The aim of this blog is to show (mostly from reports in mainstream respected news sources) that there is reason to believe that both the United States and the global economies remain fragile in the wake of the financial crisis of 2008 and that a number of threats exist today that could, if they worsened, bring about economic depression -- not just a minor depression, but a depression worse than the Great Depression. Key threats include excessive risk-taking by financial firms, unchecked by effective regulation; the continued existence of "too big to fail" institutions; and most especially, the amassing of levels of public and private debt which could become unsustainable.

Tuesday, March 28, 2017

Tuesday roundup (03-28-2017)

Le Pen victory could be five times as dangerous as Greece's financial meltdown: UBS (CNBC)

[United States Treasury Secretary Steven] Mnuchin Asked to Review Process for Too-Big-to-Fail Label (Bloomberg)

Trump now says he wants to work with Democrats — but it may already be too late (The Washington Post)

How the White House and Republicans Blew Up the House Russia Investigation (The New Yorker)

Ivanka Trump, Jared Kushner: Rising powers at the White House [NBCNews via] (CNBC)

     The aim of this blog is to show (mostly from reports in mainstream respected news sources) that there is reason to believe that both the United States and the global economies remain fragile in the wake of the financial crisis of 2008 and that a number of threats exist today that could, if they worsened, bring about economic depression -- not just a minor depression, but a depression worse than the Great Depression. Key threats include excessive risk-taking by financial firms, unchecked by effective regulation; the continued existence of "too big to fail" institutions; and most especially, the amassing of levels of public and private debt which could become unsustainable.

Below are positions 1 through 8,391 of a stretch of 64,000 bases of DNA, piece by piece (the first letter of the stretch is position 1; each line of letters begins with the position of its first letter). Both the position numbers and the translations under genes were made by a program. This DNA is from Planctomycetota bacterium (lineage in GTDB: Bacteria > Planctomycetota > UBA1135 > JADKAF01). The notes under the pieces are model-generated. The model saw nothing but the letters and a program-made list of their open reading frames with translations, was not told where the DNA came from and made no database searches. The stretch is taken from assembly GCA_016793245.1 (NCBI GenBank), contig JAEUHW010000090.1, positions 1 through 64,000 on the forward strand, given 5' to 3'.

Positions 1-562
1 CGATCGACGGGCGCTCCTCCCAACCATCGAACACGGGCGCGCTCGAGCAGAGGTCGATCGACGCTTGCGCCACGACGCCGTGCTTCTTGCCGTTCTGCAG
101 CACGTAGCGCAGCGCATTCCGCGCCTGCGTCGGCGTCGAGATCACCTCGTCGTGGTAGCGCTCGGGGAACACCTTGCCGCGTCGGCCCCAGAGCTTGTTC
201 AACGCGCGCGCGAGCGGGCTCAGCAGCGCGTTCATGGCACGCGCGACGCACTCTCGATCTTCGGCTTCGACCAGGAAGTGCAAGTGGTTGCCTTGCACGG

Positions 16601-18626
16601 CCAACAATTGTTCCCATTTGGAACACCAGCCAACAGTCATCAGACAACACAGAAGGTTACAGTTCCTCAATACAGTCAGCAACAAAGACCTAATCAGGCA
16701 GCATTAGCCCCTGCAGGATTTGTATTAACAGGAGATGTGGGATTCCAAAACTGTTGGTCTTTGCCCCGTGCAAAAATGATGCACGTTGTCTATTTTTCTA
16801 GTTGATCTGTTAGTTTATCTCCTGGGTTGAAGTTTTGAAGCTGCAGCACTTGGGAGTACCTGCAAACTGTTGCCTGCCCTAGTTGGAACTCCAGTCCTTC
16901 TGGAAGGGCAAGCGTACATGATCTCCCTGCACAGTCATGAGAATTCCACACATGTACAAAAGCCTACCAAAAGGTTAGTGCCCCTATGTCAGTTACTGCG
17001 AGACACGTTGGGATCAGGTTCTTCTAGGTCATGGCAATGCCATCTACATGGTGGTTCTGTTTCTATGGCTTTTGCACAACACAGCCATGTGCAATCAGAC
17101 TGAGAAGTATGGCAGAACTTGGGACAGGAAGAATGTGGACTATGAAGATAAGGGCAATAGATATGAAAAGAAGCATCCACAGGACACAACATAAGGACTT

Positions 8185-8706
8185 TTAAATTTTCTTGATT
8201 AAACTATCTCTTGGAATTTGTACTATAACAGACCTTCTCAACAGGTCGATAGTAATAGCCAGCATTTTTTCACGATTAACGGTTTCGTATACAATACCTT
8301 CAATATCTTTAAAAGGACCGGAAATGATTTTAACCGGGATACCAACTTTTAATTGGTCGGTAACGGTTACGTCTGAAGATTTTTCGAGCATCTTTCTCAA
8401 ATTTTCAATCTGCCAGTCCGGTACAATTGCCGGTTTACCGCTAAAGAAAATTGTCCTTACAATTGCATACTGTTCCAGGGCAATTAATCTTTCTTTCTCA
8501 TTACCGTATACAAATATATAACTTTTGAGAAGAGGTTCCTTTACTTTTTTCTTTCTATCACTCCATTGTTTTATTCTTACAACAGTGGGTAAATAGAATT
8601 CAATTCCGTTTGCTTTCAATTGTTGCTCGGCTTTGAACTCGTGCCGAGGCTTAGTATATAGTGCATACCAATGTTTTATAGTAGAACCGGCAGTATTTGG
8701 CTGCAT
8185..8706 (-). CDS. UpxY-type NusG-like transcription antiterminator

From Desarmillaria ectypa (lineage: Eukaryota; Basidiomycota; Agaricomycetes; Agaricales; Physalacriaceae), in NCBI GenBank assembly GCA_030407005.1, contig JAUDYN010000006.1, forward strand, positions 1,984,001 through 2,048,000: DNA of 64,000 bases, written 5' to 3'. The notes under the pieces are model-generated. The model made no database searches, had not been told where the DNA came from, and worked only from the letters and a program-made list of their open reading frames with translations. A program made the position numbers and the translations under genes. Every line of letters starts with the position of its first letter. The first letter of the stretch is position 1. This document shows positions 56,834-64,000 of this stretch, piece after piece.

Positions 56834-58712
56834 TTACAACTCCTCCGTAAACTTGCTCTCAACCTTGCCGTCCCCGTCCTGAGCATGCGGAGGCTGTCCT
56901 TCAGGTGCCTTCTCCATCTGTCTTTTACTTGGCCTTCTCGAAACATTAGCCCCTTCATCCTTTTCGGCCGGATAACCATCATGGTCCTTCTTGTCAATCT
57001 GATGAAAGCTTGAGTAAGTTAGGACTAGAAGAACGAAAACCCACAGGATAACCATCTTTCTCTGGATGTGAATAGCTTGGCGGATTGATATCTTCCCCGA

Monday, March 27, 2017

Monday roundup (03-27-2017)

Here’s what the Republicans who just stopped Trump want next (The Washington Post)

     The aim of this blog is to show (mostly from reports in mainstream respected news sources) that there is reason to believe that both the United States and the global economies remain fragile in the wake of the financial crisis of 2008 and that a number of threats exist today that could, if they worsened, bring about economic depression -- not just a minor depression, but a depression worse than the Great Depression. Key threats include excessive risk-taking by financial firms, unchecked by effective regulation; the continued existence of "too big to fail" institutions; and most especially, the amassing of levels of public and private debt which could become unsustainable.

Sunday, March 26, 2017

Sunday roundup (03-26-2017)

‘Marine Le Pen could WIN French election’, Goldman Sachs tells investors: A LEADING Goldman Sachs strategist has told investors to be wary of polls ahead of the French election amid suggestions that Front national leader Marine Le Pen could become the country’s next president. (The Express)

Spain's EU exit on horizon as ‘only a miracle’ can save nation from debt bubble BURSTING: SPANISH university professors and economists are calling on Prime Minister Mariano Rajoy to come clean over its debt burdens as calls for the country to leave the European Union (EU) grow. (The Express)

[In the United States,] Trump taps Kushner to lead a SWAT team to fix government with business ideas (The Washington Post)

Republicans turn fire on each other: Trump rips Freedom Caucus as GOP infighting explodes into the open. (Politico) OMB Director Mick Mulvaney: Washington’s ‘A Lot More Broken’ Than Trump Thought (NBCNews)




Fox News host calls on Ryan to step down, hours after Trump tweets about her show (The Washington Post) Judge Jeanine: Paul Ryan needs to step down as House speaker (Youtube)



White House looks past conservatives on tax reform - to Democrats (Reuters) Reince Priebus says it may be time to get Democrats "on board" (CBSNews) Some Lawmakers Now Look to Bipartisanship on Health Care (The New York Times)

     The aim of this blog is to show (mostly from reports in mainstream respected news sources) that there is reason to believe that both the United States and the global economies remain fragile in the wake of the financial crisis of 2008 and that a number of threats exist today that could, if they worsened, bring about economic depression -- not just a minor depression, but a depression worse than the Great Depression. Key threats include excessive risk-taking by financial firms, unchecked by effective regulation; the continued existence of "too big to fail" institutions; and most especially, the amassing of levels of public and private debt which could become unsustainable.

Saturday, March 25, 2017

Saturday roundup (03-25-2017)

Trump gets tamed by Washington: The businessman president finds after the defeat of health care reform that legislating isn't as easy as making real estate deals. (Politico)